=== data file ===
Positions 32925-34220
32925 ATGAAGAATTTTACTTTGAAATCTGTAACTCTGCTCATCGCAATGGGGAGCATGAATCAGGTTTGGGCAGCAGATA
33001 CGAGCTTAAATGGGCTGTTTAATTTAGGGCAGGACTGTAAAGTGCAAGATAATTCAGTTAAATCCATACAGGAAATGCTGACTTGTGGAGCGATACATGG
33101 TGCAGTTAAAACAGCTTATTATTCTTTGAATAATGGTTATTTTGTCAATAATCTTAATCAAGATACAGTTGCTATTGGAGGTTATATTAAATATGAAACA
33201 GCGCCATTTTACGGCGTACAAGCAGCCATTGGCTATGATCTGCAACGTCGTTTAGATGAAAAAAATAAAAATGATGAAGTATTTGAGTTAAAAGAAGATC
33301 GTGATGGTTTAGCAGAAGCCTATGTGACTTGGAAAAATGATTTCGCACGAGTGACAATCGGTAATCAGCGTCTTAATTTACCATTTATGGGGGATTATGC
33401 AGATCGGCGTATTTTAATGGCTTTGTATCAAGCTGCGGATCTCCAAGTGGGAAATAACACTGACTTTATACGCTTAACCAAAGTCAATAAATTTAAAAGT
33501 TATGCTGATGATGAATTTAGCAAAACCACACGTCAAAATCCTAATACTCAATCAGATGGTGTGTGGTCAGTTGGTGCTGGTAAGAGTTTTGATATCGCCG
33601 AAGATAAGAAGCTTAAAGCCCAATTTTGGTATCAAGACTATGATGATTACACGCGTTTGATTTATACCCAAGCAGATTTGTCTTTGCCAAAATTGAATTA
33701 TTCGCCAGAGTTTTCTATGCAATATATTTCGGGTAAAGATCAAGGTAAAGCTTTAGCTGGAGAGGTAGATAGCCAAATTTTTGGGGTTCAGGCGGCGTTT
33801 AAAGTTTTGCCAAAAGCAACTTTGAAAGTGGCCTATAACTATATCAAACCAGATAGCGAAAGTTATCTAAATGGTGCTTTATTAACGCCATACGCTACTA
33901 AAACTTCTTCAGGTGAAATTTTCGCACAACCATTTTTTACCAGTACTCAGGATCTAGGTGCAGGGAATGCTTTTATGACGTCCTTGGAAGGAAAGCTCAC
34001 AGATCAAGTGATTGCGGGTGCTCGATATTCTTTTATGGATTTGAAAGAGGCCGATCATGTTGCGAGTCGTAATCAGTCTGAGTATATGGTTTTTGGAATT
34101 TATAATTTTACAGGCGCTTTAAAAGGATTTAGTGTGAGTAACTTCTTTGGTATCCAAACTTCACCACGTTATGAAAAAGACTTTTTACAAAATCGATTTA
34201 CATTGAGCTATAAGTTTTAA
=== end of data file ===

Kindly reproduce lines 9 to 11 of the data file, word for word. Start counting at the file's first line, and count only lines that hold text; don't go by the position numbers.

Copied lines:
33601 AAGATAAGAAGCTTAAAGCCCAATTTTGGTATCAAGACTATGATGATTACACGCGTTTGATTTATACCCAAGCAGATTTGTCTTTGCCAAAATTGAATTA
33701 TTCGCCAGAGTTTTCTATGCAATATATTTCGGGTAAAGATCAAGGTAAAGCTTTAGCTGGAGAGGTAGATAGCCAAATTTTTGGGGTTCAGGCGGCGTTT
33801 AAAGTTTTGCCAAAAGCAACTTTGAAAGTGGCCTATAACTATATCAAACCAGATAGCGAAAGTTATCTAAATGGTGCTTTATTAACGCCATACGCTACTA